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xxix. An acute-angled triangle is that which has
three acute angles.
XXX. Of four-sided figures, a square is that which
has all its sides equal, and all its angles right
XXXI. An oblong is that which has all its angles
right angles, but has not all its sides equal.
XXXII. A rhombus is that which has all its
sides equal, but its angles are not right
XXXIII. A rhomboid is that which has its opposite
sides equal to one another, but all its sides are
XXXIV. All other four-sided figures besides these, are called
XXXV. Parallel straight lines are such as are in
the same plane, and which, being produced ever
1. Let it be granted, that a straight line may be drawn
from any one point to any other point.
II. That a terminated straight line may be produced to any
length in a straight line.
III. And that a circle may be described from any centre, at any
distance from that centre.
1. Things which are equal to the same thing, are equal to
II. If equals be added to equals, the wholes are equal.
III. If equals be taken from equals, the remainders are
IV. If equals be added to unequals, the wholes are unequal.
V. If equals be taken from unequals, the remainders are
unequal. VI. Things which are double of the same, are equal to one
VII. Things which are halves of the same, are equal to one
VIII. Magnitudes which coincide with one another, that is,
which exactly fill the same space, are equal to one another.
XII. “ If a straight line meet two straight lines, so as to “ make the two interior angles on the same side of it taken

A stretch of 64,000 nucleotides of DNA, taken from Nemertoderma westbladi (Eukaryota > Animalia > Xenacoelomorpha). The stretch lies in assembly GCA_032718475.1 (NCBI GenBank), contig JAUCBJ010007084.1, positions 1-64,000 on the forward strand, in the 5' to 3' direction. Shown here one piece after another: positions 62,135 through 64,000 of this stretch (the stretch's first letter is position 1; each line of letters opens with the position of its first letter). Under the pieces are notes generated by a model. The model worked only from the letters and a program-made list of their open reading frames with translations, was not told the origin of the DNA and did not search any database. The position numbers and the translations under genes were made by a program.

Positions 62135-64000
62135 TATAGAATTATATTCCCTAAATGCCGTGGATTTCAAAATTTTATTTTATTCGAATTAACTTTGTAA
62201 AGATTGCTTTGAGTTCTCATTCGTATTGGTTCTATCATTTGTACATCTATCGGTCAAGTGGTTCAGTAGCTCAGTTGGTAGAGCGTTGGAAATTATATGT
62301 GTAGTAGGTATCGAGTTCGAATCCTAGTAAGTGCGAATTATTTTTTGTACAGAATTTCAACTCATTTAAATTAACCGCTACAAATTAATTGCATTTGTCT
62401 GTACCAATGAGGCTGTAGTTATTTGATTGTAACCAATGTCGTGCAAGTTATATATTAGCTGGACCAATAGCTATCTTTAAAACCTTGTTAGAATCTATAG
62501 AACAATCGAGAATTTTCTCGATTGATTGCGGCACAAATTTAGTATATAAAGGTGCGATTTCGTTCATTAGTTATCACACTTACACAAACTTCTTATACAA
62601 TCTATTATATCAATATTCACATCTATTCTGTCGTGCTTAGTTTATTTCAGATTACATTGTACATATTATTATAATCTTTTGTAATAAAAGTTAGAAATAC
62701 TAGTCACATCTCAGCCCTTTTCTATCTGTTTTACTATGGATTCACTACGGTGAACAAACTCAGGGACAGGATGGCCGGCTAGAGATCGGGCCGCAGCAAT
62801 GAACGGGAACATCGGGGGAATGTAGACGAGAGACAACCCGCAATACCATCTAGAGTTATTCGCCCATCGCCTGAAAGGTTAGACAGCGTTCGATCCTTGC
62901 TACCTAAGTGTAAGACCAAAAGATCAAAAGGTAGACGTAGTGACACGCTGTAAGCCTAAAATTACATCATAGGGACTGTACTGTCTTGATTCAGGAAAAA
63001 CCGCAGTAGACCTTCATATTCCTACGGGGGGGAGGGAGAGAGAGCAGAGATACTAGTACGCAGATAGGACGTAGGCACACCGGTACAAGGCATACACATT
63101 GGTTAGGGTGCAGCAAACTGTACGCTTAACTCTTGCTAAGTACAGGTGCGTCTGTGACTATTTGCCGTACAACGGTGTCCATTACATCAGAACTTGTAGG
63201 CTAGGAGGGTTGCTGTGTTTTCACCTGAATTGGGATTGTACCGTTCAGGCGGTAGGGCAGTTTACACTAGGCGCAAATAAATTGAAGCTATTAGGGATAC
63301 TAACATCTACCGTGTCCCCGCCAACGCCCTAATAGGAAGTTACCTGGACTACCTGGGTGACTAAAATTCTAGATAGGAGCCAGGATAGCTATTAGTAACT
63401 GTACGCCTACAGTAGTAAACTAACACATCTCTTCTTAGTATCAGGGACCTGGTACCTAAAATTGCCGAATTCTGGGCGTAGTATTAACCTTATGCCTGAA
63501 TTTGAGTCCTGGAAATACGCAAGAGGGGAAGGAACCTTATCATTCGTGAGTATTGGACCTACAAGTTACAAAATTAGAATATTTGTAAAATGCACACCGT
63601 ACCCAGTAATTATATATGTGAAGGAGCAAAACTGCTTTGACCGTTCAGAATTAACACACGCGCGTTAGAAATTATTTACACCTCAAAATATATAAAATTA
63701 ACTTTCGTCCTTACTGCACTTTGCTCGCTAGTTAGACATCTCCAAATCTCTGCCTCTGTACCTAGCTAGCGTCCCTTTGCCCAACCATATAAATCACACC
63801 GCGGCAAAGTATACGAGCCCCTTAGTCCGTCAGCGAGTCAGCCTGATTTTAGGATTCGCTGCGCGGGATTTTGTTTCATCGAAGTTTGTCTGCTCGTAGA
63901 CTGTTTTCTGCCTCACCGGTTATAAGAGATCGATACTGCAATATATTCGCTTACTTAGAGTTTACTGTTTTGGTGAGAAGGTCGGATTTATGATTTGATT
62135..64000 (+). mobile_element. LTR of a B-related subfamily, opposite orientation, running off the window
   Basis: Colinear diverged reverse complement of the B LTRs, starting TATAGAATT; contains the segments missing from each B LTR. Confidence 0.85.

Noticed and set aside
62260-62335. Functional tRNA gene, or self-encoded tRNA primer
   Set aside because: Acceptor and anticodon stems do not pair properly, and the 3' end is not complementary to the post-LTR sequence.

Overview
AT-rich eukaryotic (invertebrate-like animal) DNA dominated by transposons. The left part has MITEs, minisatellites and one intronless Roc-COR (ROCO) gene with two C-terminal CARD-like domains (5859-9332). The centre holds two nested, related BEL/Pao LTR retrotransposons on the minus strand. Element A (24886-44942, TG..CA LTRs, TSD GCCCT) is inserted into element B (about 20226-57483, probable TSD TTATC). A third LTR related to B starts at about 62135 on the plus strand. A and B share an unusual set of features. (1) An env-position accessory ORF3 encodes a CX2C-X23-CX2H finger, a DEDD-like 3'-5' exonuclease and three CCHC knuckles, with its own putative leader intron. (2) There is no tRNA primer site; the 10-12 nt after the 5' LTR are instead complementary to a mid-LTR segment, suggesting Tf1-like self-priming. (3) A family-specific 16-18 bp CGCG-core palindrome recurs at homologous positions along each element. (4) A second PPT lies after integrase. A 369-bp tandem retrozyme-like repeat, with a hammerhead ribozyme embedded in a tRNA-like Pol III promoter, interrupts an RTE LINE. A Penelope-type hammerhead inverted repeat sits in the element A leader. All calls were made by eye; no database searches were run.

together, less than two right angles, these straight lines “ being continually produced, shall at length meet upon “ that side on which are the angles which are less than two “ right angles.” See the notes on Prop. XXIX. of Book I.
PROBLEM.— To describe an equilateral triangle upon a given
finite straight line.
Let AB be the given straight line; it is required to describe an equilateral triangle upon AB.
From the centre A, at the distance AB, * 3 Postu- describe * the circle BCD; and from the late.
B E centre B, at the distance BA, describe the circle ACE; and from the point c, in which
the circles cut one another, draw the # 1 Post. straight lines * CA, CB, to the points A, B : ABC shall be an
Because the point A is the centre of the circle BCD, AC is * 15 Defi. equal* to AB; and because the point B is the centre of the nition.
circle ACE, BC is equal to BA : but it has been proved that CA is equal to AB; therefore CA, CB are each of them equal
to AB: but things which are equal to the same thing are * 1 Axiom. equal* to one another ; therefore CA is equal to CB ; where
fore CA, AB, BC are equal to one another; and the triangle ABC is therefore equilateral, and it is described upon the given straight line AB. Which was required to be done.
Prob.– From a given point to draw a straight line equal to a
given straight line.
Let A be the given point, and BC the given straight line ; it is required to draw from the point A, a straight line equal to BC.
From the point A to B, draw * the straight line AB; and upon it describe * the equilateral triangle DAB, and produce * the straight lines DA, DB, to E and F; from the centre B, at the distance BC, describe * the circle CGH, and from the cen
* | Post.
l. 1. • 2 Post.
* 3 Pust.
tre D, at the distance DG, describe the circle GKL: AL shall be equal to BC.
Because the point B is the centre of the K circle CGH, BC is equal* to BG; and because H